Today's visits begin with family who have just had their first baby. The visit encompasses an assessment of the baby's physical aspects, feeding preferences and giving support/advice with this; assessing emotional changes in both parents since the arrival of the baby. This is a critical area for discussion as the attachment (bond) between mum and baby and dad and baby is critical to the baby's wellbeing. The relationship between parents and HV can often help to cement the positive relationship with their baby. Postnatal depression is common, occurring in 10-15% of parents, including fathers. The HV will discuss this with both parents and will look for mood markers during this visit. The HV will also tell the parents what support is available in the local area; children centres, baby clinics and how and where to contact the HV. 

11.15am: Antenatal visit

The next visit is to a vulnerable mother-to-be who has a history of depression and anxiety. Evidence tells us1 that early intervention is key to improving positive mental health for families. This visit takes 90 minutes as the HV undertakes an in depth assessment. This assessment is a two-way dialogue between the mother-to-be and the HV. 

12.30pm: Team allocations meeting over lunch

A lively and focused weekly meeting where cases involving safeguarding concerns are allocated as well as families requiring follow-ups, antenatal visits, new birth visits, transfer into the area visits. Ten month and two-year developmental visits are aligned as well as planning for baby clinic cover. Team annual leave, study leave, updates on trust activities are shared, and the 'duty HV' cover is discussed. Work may come to the team directly from parents as well as from GPs, midwives, child health, safeguarding teams, police intelligence, social care, local hospitals and children's centres.

2pm: Core group meeting

Meeting with children's social care service regarding a family with two children, both on a child protection plan (section 47 of [2008] Children Act). The core group consists of lead social worker, health visitor, children centre team member, mental health support worker and drug/alcohol support worker. The mother is present with the baby while the older sibling is at pre-school. The plan for each child is fully discussed, any changes noted and the revised plan agreed with the mother. All agencies agree their input and visits and ensure that the mother is fully involved in the plan.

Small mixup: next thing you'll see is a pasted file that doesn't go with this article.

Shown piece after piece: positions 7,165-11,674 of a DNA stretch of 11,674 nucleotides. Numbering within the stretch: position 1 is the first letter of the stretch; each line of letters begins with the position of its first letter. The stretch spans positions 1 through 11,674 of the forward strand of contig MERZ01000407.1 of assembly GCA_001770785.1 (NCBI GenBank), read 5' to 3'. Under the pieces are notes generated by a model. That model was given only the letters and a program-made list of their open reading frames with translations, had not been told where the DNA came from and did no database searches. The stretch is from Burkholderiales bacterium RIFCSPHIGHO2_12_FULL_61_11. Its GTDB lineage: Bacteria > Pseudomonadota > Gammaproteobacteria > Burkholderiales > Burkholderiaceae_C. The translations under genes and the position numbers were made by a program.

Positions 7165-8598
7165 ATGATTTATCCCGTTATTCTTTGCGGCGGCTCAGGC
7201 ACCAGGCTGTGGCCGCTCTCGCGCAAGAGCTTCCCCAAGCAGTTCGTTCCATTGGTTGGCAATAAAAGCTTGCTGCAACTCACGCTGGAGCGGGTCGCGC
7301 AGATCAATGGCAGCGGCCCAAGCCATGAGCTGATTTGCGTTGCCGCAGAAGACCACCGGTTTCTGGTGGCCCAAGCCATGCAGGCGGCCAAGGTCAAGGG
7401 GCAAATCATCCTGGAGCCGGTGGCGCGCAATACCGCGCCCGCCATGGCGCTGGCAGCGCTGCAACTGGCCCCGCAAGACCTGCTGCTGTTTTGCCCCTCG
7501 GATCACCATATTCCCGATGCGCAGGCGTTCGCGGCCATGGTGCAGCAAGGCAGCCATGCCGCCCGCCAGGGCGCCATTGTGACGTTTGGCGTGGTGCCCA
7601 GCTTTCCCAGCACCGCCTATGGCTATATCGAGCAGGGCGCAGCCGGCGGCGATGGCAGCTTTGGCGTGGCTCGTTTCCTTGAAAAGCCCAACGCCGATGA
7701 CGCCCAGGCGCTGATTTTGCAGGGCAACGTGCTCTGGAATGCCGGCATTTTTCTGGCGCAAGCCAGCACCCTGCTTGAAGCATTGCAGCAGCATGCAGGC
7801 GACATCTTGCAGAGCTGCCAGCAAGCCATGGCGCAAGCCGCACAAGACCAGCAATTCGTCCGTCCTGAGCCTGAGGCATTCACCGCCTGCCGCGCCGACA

3.30-5pm: Record keeping

Back to the office for a much-needed cup of tea and time to input all the visits of the day onto the electronic record keeping system.

Career progression

The career path is expanding for HV and one such accolade is to become a fellow of the Institute of health visiting after five years of practice. Becoming a iHV fellow is a prestigious honour in its own right and an important part of any professional journey to enhance the role of the HV and its contribution to child health, well-being and development. This award is given to HVs who have made outstanding contributions to the service and show great leadership potential to take health visiting into the future. I was extremely honoured to be awarded this recently to become one of the first five health visitors in the country to become a fellow of the Institute.


The role of the HV is wide and varied but most importantly massively rewarding for the health and wellbeing of our children and the families who care for them. It encompasses not only a role in public health promotion, leadership, supporting a change in behaviours through empowerment but a role as communicator between many agencies involved in working with families who have children under five years.